Becoming a lawyer might not have been Paige Walker’s lifelong dream, but one thing was forever certain when it came to her professional ambitions.
“I always knew I wanted to represent the underdog,” she explained.
Walker, a third-year student in Northeastern’s School of Law, has already had the opportunity to do just that through the university’s signature co-op program.
She has completed experiential-learning opportunities with both the Massachusetts Attorney General’s Office and Segal Roitman LLP, a Boston-based law firm that specializes in union and employment law.
Prior to graduating in May, Walker will also complete a co-op with Greater Boston Legal Services, a nonprofit organization that provides free legal advice to some of the most needy residents of Boston and 31 surrounding communities.
Walker is on track to continue that work after graduation. In an age in which it has become increasingly difficult for many law school graduates to find work, Walker is the exception, having already secured a full-time job. In the spring she will join the staff at Segal Roitman, where she will work with unions on issues such as collective bargaining and arbitration.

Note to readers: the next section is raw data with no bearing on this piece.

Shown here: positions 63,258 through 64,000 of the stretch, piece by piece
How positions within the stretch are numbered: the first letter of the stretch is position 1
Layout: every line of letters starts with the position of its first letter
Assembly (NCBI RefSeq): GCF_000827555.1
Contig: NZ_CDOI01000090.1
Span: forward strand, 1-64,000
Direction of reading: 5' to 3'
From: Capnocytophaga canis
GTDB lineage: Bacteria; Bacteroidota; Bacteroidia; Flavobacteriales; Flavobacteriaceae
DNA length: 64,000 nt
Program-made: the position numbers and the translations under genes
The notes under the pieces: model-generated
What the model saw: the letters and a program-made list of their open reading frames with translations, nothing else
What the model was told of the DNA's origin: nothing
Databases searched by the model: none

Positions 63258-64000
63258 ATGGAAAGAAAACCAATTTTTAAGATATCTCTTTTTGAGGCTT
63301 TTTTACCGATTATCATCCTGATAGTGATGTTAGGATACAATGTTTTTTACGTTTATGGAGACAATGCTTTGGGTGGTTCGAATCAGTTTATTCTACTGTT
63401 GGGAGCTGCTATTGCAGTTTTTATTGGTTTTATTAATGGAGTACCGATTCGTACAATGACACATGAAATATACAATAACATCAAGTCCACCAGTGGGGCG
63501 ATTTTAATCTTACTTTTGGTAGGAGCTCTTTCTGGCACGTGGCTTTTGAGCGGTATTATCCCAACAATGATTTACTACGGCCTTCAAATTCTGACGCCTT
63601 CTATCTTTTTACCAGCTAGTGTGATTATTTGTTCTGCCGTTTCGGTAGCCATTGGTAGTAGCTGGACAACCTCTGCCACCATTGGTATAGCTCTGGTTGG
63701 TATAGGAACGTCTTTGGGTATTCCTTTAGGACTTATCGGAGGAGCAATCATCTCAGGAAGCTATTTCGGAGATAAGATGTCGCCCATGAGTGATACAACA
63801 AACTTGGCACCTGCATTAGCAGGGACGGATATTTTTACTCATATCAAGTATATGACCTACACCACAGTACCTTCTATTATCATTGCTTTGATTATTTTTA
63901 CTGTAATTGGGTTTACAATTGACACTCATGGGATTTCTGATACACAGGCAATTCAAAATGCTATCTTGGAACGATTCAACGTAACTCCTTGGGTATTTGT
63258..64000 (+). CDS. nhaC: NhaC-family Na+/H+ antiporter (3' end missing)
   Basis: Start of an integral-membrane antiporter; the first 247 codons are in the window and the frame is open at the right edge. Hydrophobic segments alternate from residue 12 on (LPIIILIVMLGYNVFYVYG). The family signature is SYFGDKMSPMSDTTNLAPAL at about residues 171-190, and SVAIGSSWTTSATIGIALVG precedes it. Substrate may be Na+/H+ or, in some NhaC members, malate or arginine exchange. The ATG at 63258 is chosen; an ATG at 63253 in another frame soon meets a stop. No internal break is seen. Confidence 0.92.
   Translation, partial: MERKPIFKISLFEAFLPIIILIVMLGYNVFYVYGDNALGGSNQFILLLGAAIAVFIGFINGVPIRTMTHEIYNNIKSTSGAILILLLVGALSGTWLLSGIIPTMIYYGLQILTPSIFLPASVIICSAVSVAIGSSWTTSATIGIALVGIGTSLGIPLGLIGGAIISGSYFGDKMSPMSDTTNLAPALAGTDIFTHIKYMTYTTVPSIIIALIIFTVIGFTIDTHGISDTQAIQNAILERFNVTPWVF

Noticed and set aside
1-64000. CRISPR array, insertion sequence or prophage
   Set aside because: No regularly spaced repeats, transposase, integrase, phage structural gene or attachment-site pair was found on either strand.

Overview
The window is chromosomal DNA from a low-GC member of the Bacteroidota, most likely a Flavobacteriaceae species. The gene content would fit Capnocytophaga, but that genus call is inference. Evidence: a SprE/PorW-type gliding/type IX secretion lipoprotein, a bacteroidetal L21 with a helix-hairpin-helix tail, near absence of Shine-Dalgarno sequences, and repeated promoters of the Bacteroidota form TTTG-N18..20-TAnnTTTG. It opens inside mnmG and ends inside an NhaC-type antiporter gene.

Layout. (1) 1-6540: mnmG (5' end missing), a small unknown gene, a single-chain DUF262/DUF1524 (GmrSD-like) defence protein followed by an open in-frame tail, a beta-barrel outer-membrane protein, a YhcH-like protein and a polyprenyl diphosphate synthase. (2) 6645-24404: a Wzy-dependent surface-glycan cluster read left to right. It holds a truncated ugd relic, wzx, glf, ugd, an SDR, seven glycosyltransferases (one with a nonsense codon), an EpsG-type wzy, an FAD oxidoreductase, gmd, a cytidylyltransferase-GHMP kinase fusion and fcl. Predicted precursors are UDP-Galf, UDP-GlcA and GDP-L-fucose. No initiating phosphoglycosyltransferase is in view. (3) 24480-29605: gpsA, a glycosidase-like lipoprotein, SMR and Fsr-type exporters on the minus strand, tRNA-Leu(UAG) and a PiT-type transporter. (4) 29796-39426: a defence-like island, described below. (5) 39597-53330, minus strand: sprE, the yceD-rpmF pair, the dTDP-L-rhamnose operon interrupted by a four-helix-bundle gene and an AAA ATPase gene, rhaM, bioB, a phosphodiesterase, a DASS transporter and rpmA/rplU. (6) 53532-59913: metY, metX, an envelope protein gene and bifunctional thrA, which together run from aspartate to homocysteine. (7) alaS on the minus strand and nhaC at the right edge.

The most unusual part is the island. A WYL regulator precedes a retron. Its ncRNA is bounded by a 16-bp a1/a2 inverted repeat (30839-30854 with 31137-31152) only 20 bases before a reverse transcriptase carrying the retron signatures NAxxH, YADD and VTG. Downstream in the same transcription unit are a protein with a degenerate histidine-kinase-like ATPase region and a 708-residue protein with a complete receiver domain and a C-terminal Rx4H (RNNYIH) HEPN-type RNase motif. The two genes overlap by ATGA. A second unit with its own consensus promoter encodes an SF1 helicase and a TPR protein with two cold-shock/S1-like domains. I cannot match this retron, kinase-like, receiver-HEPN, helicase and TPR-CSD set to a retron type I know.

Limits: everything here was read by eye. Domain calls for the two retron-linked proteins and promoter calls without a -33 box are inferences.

The offer caught Walker by surprise. She had stayed on part time at Segal Roitman after her co-op ended; after a few weeks, the partners asked her to lunch and offered her a job. She eagerly accepted the position, which will give her the opportunity to delve into the kind of employment and labor work she relishes the most.
“I like the idea of working with unions because you’re part of a team,” Walker said. “You’re more of an advisor or strategist, not someone who goes into the courtroom to win a single case then isn’t a part of that team ever again.”
Walker took a serendipitous path to becoming a lawyer. After graduating from the University of Vermont in 2006, where she studied Spanish and community development, she took a job at a law firm that specialized in immigration cases.
“I really just wanted an opportunity to improve my Spanish and I wound up as a paralegal,” Walker said. “I didn’t expect it, but I found myself really drawn to the tasks given to me by the other lawyers.”
Walker quickly realized that she wanted to pursue a law education and set her sights on Northeastern, which she called her “dream school.”
She praised the law school for its focus on using the legal system to serve the public interest and for its experiential-learning program. “I was always on the public-interest track,” Walker said, “and Northeastern helped give me the tools to make a real difference.”